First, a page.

12 Types of Clusters: Contiguity-Based Contiguous Cluster (Nearest neighbor or Transitive)A cluster is a set of points such that a point in a cluster is closer (or more similar) to one or more other points in the cluster than to any point not in the cluster.8 contiguous clusters
13 Types of Clusters: Density-Based A cluster is a dense region of points, which is separated by low-density regions, from other regions of high density.Used when the clusters are irregular or intertwined, and when noise and outliers are present.6 density-based clusters
14 Types of Clusters: Objective Function Clusters Defined by an Objective FunctionFinds clusters that minimize or maximize an objective function.
15 Characteristics of the Input Data Are Important Type of proximity or density measureThis is a derived measure, but central to clusteringSparsenessDictates type of similarityAdds to efficiencyAttribute typeType of DataDimensionalityNoise and OutliersType of Distribution
16 Clustering Algorithms K-means and its variantsHierarchical clusteringDensity-based clustering
17 K-means Clustering Partitional clustering approach Each cluster is associated with a centroid (center point)Each point is assigned to the cluster with the closest centroidNumber of clusters, K, must be specifiedThe basic algorithm is very simple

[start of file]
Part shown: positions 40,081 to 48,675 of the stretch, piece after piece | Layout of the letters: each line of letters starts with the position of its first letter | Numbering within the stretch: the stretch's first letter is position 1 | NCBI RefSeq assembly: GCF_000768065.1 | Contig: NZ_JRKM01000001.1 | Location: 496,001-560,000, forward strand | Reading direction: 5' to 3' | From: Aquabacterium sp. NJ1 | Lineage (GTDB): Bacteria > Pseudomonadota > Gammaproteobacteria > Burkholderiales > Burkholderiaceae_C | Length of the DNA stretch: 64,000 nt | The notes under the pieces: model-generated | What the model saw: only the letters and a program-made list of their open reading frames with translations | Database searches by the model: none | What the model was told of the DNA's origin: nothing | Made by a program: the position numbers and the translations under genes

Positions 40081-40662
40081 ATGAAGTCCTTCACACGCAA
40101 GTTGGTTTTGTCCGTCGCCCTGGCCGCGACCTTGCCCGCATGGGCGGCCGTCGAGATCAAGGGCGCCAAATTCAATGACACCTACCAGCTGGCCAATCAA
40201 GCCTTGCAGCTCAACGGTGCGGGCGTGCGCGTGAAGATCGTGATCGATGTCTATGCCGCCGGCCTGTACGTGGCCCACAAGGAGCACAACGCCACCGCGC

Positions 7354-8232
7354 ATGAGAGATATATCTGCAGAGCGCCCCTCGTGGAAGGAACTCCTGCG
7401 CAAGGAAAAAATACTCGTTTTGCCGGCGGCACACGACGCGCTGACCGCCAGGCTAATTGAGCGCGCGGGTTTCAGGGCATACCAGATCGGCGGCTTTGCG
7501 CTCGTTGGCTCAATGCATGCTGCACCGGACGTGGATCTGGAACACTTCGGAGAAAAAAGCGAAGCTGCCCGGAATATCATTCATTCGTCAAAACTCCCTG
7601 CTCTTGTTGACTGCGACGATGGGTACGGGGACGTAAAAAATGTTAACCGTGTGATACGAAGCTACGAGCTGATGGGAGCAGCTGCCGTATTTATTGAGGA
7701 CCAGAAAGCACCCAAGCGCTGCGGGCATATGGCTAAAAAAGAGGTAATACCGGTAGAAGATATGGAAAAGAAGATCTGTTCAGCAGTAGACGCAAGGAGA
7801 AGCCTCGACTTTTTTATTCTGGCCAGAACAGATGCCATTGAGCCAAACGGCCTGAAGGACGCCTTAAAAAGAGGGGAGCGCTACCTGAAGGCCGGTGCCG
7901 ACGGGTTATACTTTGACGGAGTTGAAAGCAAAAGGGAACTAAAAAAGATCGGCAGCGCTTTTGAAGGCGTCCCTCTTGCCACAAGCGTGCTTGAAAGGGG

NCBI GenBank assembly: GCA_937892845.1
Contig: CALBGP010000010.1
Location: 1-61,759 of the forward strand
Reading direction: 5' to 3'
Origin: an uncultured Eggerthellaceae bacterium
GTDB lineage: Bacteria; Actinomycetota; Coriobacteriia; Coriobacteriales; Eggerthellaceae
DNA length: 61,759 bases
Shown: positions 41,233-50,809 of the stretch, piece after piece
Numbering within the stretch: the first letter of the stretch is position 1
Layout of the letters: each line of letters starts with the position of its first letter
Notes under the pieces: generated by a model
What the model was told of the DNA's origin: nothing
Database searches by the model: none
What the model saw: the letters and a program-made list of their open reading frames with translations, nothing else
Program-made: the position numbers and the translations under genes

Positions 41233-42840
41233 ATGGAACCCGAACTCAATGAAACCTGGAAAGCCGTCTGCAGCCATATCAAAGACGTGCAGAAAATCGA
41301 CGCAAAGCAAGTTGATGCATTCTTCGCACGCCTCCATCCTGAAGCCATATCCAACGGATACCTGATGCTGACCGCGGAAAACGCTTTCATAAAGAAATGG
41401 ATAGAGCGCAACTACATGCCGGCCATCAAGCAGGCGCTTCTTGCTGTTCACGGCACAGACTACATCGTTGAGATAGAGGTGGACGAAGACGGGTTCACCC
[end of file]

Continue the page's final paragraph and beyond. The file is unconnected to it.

18 K-means Clustering – Details Initial centroids are often chosen randomly.Clusters produced vary from one run to another.The centroid is (typically) the mean of the points in the cluster.‘Closeness’ is measured by Euclidean distance, cosine similarity, correlation, etc.K-means will converge for common similarity measures mentioned above.Most of the convergence happens in the first few iterations.Often the stopping condition is changed to ‘Until relatively few points change clusters’Complexity is O( n * K * I * d )n = number of points, K = number of clusters, I = number of iterations, d = number of attributes
24 Evaluating K-means Clusters Most common measure is Sum of Squared Error (SSE)For each point, the error is the distance to the nearest clusterTo get SSE, we square these errors and sum them.x is a data point in cluster Ci and mi is the representative point for cluster Cican show that mi corresponds to the center (mean) of the clusterGiven two clusterings, we can choose the one with the smallest errorOne easy way to reduce SSE is to increase K, the number of clusters
25 Evaluating K-means Clusters Need to incorporate measure of separation between clusters, not only similarity inside each clusterDissimilarity ratio = (inter-cluster distance / intra-cluster distance)Computing dissimilarity ratio from JMP output